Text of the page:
Another sponsor-related issue, the new 10-race playoff format instituted this season, has many companies rethinking their strategies. While the playoff might be an interesting twist for the fans and give television ratings a boost, sponsors who have paid millions of dollars for a 36-race season only to see their message get lost when their teams miss the final 10-race title chase are not going to be happy with the new system.

Some sponsors have already hinted they will reassess their sponsorship agreements, focusing on a 26-race campaign, as they become renewable. Future contracts would be structured to provide additional funding only if the team in question makes the playoffs. Beginning in the '05 season, this could result in teams pulling the plug on their efforts because of lack of funding after 26 races, leaving NASCAR with starting fields of 30 or fewer cars.

Some of these sponsorship concerns already impact the quality of events and the teams that fill them. Without more cost-effective competition rules and more sponsor considerations, NASCAR could be ripe for a financial crisis from within that could ultimately cripple the sport regardless of current economic fluctuations.

Since the death of Dale Earnhardt at Daytona in 2001, NASCAR has elevated safety to priority status. In part driven by the demise of the sport's biggest star, and also by heightened scrutiny from the media, NASCAR has made several strides to protect drivers in crash situations. Soft walls, along with new cockpit design and materials, have made race cars safer than ever. On the crew side, however, the safety of the participants in the garage area sometimes falls short.

Practice days at many Nextel Cup, Busch, and Truck Series venues reveal overcrowded garage stalls, as well as narrow and sometimes blocked walkways and drive-through areas. This is especially true when the cars are in long, slow-moving lines for technical inspection prior to the events.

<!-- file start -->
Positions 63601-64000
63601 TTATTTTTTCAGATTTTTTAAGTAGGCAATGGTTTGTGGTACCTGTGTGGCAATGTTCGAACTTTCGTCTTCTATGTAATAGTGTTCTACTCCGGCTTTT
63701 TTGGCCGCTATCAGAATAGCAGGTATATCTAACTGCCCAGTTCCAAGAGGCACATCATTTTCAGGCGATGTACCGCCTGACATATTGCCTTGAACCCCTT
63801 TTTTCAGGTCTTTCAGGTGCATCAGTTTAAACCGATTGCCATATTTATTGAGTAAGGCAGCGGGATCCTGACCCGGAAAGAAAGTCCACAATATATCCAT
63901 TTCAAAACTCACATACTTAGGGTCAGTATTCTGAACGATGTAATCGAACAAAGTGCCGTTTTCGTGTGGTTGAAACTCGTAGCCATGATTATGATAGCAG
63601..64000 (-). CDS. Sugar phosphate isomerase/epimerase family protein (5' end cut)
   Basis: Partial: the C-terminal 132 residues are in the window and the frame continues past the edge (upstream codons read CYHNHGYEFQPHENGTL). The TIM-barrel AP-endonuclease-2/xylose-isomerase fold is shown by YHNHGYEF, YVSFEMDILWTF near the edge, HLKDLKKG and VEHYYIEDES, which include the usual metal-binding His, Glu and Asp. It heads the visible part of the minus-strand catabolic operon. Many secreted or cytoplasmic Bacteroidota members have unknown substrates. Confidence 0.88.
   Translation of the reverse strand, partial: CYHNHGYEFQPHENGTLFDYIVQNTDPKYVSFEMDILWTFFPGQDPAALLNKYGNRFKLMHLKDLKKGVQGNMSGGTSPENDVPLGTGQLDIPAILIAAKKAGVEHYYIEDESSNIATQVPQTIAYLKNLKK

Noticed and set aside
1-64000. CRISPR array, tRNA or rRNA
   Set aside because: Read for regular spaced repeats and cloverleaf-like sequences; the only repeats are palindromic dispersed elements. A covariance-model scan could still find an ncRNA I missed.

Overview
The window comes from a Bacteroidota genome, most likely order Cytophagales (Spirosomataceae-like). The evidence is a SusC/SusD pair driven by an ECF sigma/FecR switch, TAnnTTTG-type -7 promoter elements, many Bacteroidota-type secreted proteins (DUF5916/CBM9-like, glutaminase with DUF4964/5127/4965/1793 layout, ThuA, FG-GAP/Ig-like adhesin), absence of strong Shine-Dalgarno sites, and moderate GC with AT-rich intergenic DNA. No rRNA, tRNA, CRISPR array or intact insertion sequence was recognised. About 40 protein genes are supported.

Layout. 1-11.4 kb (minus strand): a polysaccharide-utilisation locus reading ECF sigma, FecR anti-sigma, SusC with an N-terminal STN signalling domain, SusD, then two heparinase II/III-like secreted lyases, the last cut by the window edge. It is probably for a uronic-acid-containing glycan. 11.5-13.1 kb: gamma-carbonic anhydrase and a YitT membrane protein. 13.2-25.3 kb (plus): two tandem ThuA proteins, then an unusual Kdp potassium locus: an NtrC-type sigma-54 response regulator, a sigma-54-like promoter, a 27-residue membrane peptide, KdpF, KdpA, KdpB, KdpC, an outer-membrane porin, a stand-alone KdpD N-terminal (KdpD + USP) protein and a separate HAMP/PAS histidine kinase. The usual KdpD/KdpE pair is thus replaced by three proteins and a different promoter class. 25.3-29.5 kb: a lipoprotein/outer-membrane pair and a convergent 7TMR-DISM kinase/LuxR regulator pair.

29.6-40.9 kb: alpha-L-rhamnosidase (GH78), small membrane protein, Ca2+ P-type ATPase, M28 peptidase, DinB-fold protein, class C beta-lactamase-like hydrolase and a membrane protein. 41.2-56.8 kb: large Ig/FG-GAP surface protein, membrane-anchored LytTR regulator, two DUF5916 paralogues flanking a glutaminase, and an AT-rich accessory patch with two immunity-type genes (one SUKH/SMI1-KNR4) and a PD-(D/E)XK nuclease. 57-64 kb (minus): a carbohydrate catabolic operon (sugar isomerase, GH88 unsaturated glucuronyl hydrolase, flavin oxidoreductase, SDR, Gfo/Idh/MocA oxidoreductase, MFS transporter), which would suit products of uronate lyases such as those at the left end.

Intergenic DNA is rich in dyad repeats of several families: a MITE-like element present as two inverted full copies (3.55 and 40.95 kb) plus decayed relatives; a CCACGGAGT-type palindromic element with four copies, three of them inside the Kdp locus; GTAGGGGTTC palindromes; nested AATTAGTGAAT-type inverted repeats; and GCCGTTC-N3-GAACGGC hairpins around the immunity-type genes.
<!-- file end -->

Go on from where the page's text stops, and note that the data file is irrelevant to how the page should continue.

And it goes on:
Crewmen are casually dressed, many without gloves or safety eyewear, as they grind, cut, weld, and perform other dangerous duties. Smoking in highly flammable areas has always been and still is permitted in the NASCAR garage area. It is almost unfathomable to think what toll a major fire-in both human and financial loss-would exact at a place like Bristol or Martinsville, where everything is packed together like cordwood, and moving big pieces of equipment out of harm's way would be virtually impossible.

Eliminating smoking may not stop a major fire in a pit area full of flammable liquids and solids. It is, however, a good place to start looking at overall conditions in relation to worker and participant safety.

A more proactive approach in advancing the safety of all the participants, and not just the drivers, throughout the entire weekend is needed. NASCAR and its associated racetracks need to make those decisions now-before a government agency like the Occupational Safety and Health Association (OSHA) decides for them.

NASCAR hit the airwaves in 1961 when a filmed segment of the Firecracker 400 at Daytona was shown on ABC's Wide World of Sports. CBS did the first live, flag-to-flag coverage of the Daytona 500 in 1979, and the advent of ESPN gave NASCAR a platform to regularly broadcast its events, beginning in the early '80s. Cable television became a reality for millions of Americans, and by the middle of the decade, NASCAR races could be seen on ESPN, TNN, and WTBS. Along with the network telecasts, the entire NASCAR schedule was on television each week, fueling a growth curve that propels NASCAR today.

Television deals during that time were handled as an independent contract between the track and the network. NASCAR allowed this arrangement to exist until the late '90s when it saw television revenue-sharing models were making tons of money for Major League Baseball, the NFL, NHL, and NBA. NASCAR hit the television jackpot in 1999 when it convinced all the tracks to sell their rights together in a single package. The result was a new television deal with Fox, NBC, FX, and TBS reported to be worth $2.4 billion. Old partners ESPN, ABC, and CBS were left behind. Meanwhile, NASCAR launched its own channel, Speed, which is run in conjunction with Fox Sports.

While the Fox/NBC television association tilted the register for NASCAR and its track owners, it has also changed the sport in multiple ways. The television networks, most notably Fox, were and are determined to get a return on their investments. To do that, NASCAR had to become more sellable.